From tragedy to triumph

"The Amparo Experience" is an immersive play that explains the moving history of the founders of Havana Club rum.

By Amanda M. Perez

"The Amparo Experience" is an immersive play that explains the moving history of the founders of Havana Club rum.

From tragedy to triumph

By Amanda M. Perez
University of Miami alumna Vanessa Garcia recounts her personal journey writing for the highly acclaimed play, the “Amparo Experience.”

It’s a time warp that takes you back to Cuba in the 1950s. The moment a person walks into “The Amparo Experience” they are immediately immersed in the story that follows the moving history of the founders of Havana Club rum.

“The piece of theater is unlike any other. It tells the story of how the Arechabala family was ripped apart during Fidel Castro’s Cuban Revolution,” said Vanessa Garcia, writer of  “The Amparo Experience.”

Vanessa Garcia
Alumna Vanessa Garcia, left, with director Vanessa Collado.

Garcia, who is a University of Miami alumna, had the unique opportunity of bringing the interactive production to life.

“The minute I got involved I knew this was something special. I feel like this project is so much bigger than I am,” she said.

“Amparo” is an experiential theatrical journey in downtown Miami that takes you by the hand straight into the heart of one family’s fight for love, country, legacy, and the truth behind the real Havana Club rum. For 90 minutes the audience travels with the cast, which features 23 actors, four musicians, and two dancers. Throughout the play the audience learns more about how the Arechabala family lost the rights to produce the rum in 1959 when the Castro regime confiscated the company. In 1995 the Bacardi family bought the rights to the recipe from the family in an effort to help continue the family legacy. Garcia wrote the show in a way that allows guests to experience this story in various ways by following different characters.

“I think the way we have chosen to tell the story makes it so unique. You have to go through your emotions. You’re not just sitting down and watching, you’re part of the play,” Garcia said.

Garcia, who is Cuban-American, was immediately drawn to making sure the Arechabala story was not only told to the Cuban community, but to others from different backgrounds as well. Garcia said it is incredibly moving to see how the play has reached people from all over the world.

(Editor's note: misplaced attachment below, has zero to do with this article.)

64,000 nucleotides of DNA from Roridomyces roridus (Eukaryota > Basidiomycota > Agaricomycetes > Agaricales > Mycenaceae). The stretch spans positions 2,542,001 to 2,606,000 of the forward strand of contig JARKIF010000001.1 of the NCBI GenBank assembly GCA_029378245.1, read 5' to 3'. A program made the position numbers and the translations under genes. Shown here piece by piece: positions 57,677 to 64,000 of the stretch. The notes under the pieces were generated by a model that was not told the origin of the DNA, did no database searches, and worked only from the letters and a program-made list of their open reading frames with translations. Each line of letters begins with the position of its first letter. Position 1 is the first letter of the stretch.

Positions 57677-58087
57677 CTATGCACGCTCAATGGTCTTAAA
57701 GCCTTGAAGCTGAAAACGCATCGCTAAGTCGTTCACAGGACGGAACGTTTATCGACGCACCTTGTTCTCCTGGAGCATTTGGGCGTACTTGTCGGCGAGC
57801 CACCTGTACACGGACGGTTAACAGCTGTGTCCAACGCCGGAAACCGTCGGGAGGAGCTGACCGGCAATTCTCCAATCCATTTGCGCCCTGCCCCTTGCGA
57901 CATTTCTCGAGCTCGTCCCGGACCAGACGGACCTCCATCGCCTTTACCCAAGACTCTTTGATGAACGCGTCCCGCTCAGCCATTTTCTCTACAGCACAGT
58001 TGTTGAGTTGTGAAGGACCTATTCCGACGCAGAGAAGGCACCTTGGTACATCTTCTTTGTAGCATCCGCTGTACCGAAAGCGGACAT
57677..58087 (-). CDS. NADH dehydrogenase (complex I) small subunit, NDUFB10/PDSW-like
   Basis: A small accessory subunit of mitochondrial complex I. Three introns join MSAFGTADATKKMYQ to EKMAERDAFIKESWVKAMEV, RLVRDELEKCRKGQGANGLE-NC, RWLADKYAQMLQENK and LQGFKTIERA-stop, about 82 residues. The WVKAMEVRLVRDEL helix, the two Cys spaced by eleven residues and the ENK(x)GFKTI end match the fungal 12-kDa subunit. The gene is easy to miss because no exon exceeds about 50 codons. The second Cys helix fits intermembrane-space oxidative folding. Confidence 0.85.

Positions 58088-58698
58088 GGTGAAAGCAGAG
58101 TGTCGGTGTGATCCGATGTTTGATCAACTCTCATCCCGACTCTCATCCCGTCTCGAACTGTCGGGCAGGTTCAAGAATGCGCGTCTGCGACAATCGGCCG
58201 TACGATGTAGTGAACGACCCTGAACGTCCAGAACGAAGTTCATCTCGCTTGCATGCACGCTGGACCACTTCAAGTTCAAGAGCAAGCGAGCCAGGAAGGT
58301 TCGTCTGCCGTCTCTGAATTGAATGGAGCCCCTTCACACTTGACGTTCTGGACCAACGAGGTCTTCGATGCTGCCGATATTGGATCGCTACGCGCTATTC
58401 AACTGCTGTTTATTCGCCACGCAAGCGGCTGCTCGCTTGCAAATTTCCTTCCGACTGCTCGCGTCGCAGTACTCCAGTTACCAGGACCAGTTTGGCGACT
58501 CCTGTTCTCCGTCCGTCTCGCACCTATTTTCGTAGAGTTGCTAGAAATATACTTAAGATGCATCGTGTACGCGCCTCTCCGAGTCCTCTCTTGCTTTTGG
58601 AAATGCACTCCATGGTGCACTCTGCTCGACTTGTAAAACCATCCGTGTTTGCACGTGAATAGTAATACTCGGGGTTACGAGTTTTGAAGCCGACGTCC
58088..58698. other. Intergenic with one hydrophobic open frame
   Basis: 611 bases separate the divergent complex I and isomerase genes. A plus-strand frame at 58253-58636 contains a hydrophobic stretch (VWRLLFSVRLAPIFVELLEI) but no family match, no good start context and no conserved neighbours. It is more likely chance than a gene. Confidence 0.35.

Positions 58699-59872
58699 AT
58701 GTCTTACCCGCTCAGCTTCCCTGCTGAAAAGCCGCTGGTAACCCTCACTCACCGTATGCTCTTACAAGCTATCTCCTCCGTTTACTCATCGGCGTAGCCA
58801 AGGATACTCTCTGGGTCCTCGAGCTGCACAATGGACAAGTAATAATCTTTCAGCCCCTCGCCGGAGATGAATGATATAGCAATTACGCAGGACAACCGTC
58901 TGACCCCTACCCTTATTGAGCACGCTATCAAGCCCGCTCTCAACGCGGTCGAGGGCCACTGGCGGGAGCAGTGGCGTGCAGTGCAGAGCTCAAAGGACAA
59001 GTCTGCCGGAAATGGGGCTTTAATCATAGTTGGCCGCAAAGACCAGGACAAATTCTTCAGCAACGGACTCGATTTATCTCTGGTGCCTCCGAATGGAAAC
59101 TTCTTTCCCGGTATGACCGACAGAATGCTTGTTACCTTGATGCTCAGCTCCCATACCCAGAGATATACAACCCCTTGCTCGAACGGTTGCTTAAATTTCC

“I once spoke to a Vietnamese couple who came to watch the show and they mentioned how they were able to relate to the story. This is the story of Vietnam. It’s about refugees around the world trying to find refuge,” she said. “It’s a story that Venezuelans, Nicaraguans, and Panamanian people can relate to as well.”

The idea of catharsis plays out very poignantly throughout the play. Garcia said what moves her the most is seeing audience reaction.

“I was moved to tears one day watching so many people crying and trying to control their emotions. I could feel them reliving their past and trying to understand what their parents went through. It was a storm of emotion,” Garcia said.

She is proud to say that her voice as a playwright has been found through this play.

“I feel like there was a moment when I found my voice years ago when I made the decision to center my stories around Cuba,” she said. “There is also a moment when it goes out into the world, and that’s happening right now, and its’s wild.”

Garcia, who received her Master in Fine Arts in creative writing in 2009, has some words of wisdom to aspiring artists at UM for their future careers.

“Every artist has some kind of drive and focus. Whatever that thing that is driving you to do something is, there for a reason, and you might not know what it is until you find your voice. When you do it’s really a beautiful thing.”

Due to overwhelming success, “The Amparo Experience,” which was first scheduled for a limited two-month run, has been extended until September 29. Garcia is forever grateful to be part of this artistic phenomenon.

“I say thank you every day for this show. I am filled with gratitude to have been called to tell this story. I feel extremely mission driven,” she said.

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